http://www.accesstoinsight.org/lib/auth ... el105.html

MA: The Buddha states this passage and the following linking up the nutriments with dependent origination in order to show that he knows not merely the five aggregates but the entire chain of conditions responsible for their being.

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Re: MN 38: Mahatanhasankhaya Sutta

Postby Sylvester » Mon Oct 24, 2011 3:31 am


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Re: MN 38: Mahatanhasankhaya Sutta

Postby mikenz66 » Mon Oct 24, 2011 3:52 am


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Re: MN 38: Mahatanhasankhaya Sutta

Postby mikenz66 » Mon Oct 24, 2011 8:40 am


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Re: MN 38: Mahatanhasankhaya Sutta

Postby mikenz66 » Tue Oct 25, 2011 8:42 am

"Bhikkhus, knowing and seeing in this way would you run back into the past, ... run forward to the future, ... be inwardly perplexed about the present thus: 'Am I? Am I not? What am I? How am I? Where has this being come from, where will it go'?"

See also MN 131-134: http://www.accesstoinsight.org/tipitaka ... .nana.html which discusses this "I-making" in detail.


"... knowing and seeing this way, would you speak thus: 'The Recluse says this and we speak at the bidding of the Recluse.'?
... do you speak only of what you have known, seen and understood for youselves? ..."
"Good Bhikkhus, So you have been guided by me with this Dhamma, which is visible here and now, immediately effective, inviting inspection, onward leading, to be experienced by the wise for themselves..."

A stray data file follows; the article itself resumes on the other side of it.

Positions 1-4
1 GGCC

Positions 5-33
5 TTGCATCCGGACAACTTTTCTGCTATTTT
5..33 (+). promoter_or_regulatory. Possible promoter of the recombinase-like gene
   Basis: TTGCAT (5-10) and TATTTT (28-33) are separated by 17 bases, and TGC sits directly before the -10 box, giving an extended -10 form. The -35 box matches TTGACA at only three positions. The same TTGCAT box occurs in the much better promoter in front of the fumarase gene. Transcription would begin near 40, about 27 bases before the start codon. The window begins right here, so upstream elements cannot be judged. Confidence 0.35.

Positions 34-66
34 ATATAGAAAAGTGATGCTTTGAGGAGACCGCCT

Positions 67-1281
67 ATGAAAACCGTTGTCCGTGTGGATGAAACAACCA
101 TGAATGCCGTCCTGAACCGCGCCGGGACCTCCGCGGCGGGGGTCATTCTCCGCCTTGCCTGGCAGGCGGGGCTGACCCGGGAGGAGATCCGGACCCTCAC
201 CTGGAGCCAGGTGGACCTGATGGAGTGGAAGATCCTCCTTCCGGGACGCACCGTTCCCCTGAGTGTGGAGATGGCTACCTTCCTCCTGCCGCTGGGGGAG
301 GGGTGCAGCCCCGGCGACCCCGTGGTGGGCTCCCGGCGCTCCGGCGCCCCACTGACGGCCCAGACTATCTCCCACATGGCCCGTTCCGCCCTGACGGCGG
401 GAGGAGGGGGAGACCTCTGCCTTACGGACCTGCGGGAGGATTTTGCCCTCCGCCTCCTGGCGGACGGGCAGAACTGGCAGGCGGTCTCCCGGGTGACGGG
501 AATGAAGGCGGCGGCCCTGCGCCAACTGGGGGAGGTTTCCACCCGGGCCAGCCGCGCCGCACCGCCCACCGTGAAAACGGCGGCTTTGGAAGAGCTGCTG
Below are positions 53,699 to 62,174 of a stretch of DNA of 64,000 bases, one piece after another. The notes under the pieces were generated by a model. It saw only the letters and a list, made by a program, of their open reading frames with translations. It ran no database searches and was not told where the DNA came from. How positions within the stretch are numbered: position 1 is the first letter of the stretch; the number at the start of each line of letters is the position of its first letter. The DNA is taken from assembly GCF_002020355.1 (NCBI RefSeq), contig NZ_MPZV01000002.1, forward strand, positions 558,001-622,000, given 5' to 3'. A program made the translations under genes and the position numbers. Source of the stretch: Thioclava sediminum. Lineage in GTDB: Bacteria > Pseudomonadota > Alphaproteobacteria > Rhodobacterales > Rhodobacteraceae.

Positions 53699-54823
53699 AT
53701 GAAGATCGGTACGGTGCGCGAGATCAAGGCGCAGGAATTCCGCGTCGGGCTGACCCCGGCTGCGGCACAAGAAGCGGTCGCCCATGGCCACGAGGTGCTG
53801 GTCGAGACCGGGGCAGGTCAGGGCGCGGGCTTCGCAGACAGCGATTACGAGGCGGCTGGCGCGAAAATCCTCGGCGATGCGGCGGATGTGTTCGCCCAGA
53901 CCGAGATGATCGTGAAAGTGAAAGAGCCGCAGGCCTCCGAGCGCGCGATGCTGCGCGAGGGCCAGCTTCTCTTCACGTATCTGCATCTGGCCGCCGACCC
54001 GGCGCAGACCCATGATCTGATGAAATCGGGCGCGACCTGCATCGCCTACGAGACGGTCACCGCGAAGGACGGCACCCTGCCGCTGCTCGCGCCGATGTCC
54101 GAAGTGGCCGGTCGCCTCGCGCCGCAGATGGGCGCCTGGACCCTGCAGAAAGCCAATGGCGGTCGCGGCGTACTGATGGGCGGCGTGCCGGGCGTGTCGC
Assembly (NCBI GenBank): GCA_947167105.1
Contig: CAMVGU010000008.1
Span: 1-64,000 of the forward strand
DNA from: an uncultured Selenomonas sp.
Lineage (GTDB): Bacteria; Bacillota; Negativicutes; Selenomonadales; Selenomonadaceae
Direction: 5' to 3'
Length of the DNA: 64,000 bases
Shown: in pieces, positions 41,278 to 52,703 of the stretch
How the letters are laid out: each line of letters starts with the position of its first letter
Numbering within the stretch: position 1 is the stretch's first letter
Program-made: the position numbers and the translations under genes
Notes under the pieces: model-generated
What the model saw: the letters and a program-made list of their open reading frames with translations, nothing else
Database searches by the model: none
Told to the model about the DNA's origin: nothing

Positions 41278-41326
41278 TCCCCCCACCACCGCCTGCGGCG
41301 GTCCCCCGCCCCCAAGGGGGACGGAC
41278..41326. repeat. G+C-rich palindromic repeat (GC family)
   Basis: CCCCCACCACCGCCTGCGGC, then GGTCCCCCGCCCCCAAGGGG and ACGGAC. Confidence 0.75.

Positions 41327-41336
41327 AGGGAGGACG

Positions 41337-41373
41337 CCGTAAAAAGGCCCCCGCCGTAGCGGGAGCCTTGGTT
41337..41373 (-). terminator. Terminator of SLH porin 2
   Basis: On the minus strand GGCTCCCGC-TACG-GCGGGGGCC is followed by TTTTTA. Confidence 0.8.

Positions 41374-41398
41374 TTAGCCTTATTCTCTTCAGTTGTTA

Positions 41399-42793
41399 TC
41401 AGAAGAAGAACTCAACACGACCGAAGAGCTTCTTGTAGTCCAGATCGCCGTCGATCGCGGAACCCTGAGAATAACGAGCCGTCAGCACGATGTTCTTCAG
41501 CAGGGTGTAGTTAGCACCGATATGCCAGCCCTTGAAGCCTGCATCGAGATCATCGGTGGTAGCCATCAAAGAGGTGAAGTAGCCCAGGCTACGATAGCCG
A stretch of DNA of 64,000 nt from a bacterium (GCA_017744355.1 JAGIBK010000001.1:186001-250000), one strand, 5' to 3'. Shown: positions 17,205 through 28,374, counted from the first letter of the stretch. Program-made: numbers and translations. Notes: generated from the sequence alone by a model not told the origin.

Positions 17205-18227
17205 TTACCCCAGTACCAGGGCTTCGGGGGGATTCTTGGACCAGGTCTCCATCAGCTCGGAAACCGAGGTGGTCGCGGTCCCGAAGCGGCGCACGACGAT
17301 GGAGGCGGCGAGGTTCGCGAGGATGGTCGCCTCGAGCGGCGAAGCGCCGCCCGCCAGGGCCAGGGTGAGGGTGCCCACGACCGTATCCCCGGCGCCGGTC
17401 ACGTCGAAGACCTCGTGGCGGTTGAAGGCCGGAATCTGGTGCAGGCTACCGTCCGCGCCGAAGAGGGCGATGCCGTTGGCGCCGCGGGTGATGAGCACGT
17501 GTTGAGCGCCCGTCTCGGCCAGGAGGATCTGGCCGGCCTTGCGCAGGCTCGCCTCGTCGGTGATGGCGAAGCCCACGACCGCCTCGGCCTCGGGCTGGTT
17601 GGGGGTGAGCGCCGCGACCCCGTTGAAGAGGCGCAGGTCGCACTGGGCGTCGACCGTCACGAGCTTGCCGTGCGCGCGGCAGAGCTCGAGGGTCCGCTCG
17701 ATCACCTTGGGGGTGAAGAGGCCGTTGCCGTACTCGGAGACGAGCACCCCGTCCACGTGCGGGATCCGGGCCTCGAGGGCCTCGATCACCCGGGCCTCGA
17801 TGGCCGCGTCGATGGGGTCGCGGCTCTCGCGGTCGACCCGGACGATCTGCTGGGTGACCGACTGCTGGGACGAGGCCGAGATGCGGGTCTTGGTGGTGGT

BB: "The Recluse" is the Buddha.

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Re: MN 38: Mahatanhasankhaya Sutta

Postby mikenz66 » Tue Oct 25, 2011 9:05 am

"Bhikkhus, the decent of the embryo takes place through the union of three things..."

BB: The following portion of the discourse may be understood as the concrete application of dependent origination --- so far expressed only as a doctrinal formula --- to the course of individual existence.
The factors from consciousness through feeling result from past ignorance and formations, the cause factors of craving and clinging build up a continuation of the samsaric round, and finally dependent origination is connected to the appearance of the Buddha and his teaching of the Dhamma, showing that the practice of the Dhamma is the means of bringing the round to and end.


"... when there is the union of the mother and the father, and the mother is in season, and the gandhabba is present, though the union of these three things the descent of the embryo takes place."

MA: the gandhabba is the being arriving there. It is not someone (i.e. a disembodied spirit) standing nearby watching the future parents having intercourse, but a being driven on by the mechanism of kamma, due to be reborn on that occasion.

BB: The exact import of the word grandhabba in relation to the rebirth process is not explained in the Nikayas, and the word in this sense occurs only here an in DN 15 http://www.accesstoinsight.org/tipitaka ... .than.html